The TurboTax Defense Fails Again

A gentleman who is normally an expert witness in trials used TurboTax to prepare his returns. His returns ere reviewed by the IRS; the IRS claimed he took a few too many deductions. The taxpayer felt otherwise, and the dispute ended up in Tax Court. Judge Holmes wrote the opinion, so it’s very readable.

The first issue was alimony payments. Alimony is deductible for the payor but taxable to the recipient. However, one of the requirements is that there be a written order. The taxpayer and his ex-wife had an oral modification of the agreement. That may work for getting the ex-wife more money, but it fails for deducting those extra payments.

The second issue was interest. Interest that’s part of a business can be deducted, but you do have to show you made payments and those payments were interest and not principal. I’ll let Judge Holmes take this:

The evidence does show [he] made payments to his lender, but the amounts do not match those that he claimed on his tax returns, and he did not explain this discrepancy at trial. [He] also did not provide us with any business records regarding the loan, any loan statements, or any loan-repayment schedules. Without this type of documentation we are unable to tell whether these payments were made on the original 2007 loan. Remember that the note for that loan says it should have been paid in full by October 2008. We understand that it might have been his plan to pay the note with proceeds from the sale of his home, and that that sale didn’t happen. The problem is that we can’t figure out what happened to the note–was it refinanced? Was it extended? Without any paperwork (in a situation where there should have been lots of paperwork) we are left only with his testimony about the total amounts of the payments and the allocation of those payments between principal and interest. We do not find his testimony credible on this issue, and so sustain the Commissioner’s determination.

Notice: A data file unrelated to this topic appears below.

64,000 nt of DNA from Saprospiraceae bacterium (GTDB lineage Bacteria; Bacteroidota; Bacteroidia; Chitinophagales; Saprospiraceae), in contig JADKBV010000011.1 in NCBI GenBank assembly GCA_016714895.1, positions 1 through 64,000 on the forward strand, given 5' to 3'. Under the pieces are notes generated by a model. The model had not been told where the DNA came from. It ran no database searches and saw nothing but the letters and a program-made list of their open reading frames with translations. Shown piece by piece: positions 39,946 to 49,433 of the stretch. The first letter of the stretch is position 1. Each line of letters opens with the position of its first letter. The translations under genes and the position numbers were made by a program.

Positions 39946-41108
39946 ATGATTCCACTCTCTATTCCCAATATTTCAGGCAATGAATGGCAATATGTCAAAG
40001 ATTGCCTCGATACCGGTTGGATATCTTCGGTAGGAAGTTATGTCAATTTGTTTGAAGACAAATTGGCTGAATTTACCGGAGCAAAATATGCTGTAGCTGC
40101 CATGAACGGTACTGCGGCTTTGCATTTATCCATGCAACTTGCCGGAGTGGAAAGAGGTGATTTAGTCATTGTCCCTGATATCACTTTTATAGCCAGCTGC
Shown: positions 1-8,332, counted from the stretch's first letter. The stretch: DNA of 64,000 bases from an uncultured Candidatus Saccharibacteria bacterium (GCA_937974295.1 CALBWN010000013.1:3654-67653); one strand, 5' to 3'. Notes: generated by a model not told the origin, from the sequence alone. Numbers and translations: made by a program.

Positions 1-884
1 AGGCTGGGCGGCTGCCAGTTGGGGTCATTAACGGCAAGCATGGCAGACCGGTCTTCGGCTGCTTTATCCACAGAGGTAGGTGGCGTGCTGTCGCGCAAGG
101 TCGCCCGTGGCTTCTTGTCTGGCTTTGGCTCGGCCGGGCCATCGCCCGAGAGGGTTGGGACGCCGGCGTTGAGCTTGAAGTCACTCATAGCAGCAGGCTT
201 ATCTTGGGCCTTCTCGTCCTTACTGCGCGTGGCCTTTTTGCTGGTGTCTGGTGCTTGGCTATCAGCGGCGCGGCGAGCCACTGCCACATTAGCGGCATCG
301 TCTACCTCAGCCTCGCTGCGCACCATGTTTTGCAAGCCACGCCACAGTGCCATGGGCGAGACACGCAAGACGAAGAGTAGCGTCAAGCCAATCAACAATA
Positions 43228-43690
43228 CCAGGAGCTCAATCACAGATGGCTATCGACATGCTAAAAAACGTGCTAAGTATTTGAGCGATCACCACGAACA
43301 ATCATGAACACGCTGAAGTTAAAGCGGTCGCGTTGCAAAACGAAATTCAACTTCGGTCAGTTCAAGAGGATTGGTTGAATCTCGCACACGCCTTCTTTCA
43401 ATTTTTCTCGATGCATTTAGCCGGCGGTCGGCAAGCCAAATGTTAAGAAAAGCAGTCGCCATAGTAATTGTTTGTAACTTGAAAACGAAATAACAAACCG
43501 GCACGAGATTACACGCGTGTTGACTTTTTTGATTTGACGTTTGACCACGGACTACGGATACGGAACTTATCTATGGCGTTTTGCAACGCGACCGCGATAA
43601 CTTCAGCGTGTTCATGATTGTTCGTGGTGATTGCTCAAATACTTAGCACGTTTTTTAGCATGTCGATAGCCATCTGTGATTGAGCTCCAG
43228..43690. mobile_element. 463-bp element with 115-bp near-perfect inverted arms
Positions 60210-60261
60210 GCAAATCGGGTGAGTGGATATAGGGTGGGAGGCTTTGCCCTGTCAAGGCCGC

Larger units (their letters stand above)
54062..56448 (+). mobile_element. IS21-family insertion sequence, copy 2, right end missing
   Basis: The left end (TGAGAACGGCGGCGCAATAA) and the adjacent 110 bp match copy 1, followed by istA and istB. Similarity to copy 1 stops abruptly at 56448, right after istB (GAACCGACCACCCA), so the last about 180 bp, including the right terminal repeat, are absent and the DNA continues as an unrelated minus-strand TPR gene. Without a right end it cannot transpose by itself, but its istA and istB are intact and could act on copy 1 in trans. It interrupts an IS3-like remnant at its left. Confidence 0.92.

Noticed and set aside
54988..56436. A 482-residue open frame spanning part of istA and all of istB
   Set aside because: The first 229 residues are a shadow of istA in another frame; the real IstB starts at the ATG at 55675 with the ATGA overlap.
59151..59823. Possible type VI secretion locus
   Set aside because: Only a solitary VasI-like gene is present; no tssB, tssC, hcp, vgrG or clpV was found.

As I tell my clients, document, document, document (and save those records). A paper trail is a very good thing to have when you get to Tax Court.

The third issue was an apparent Net Operating Loss (NOL) carryforward.

A taxpayer substantiates his claim to such a deduction by filing with his return “a concise statement setting forth the amount of the net operating loss deduction claimed and all material and pertinent facts relative thereto, including a detailed schedule showing the computation of the net operating loss deduction.” During trial he did turn in a tax return for a previous year (though not the one that generated the net operating loss), but even with his testimony, that is not enough to substantiate his entitlement to a loss carryforward.

The taxpayer also received an accuracy-related penalty.

The burden then swings to [him] to show that his mistakes were reasonable and in good faith. See sec. 6664(c)(1). He cannot. He admitted during trial that he deducted items he shouldn’t have, and that he overstated certain losses. He tried to blame TurboTax for his mistakes, but “[t]ax preparation software is only as good as the information one inputs into it.” [citation omitted]

If your tax return has only W-2 income and, say, mortgage interest and property tax, TurboTax will likely do an excellent job. If you have a divroce settlement with a restatement of the amount of alimony due, interest tracing, and a Net Operating Loss carryforward, it might pay to get some expert help.


Case: Bulakites v. Commissioner, T.C. Memo 2017-79

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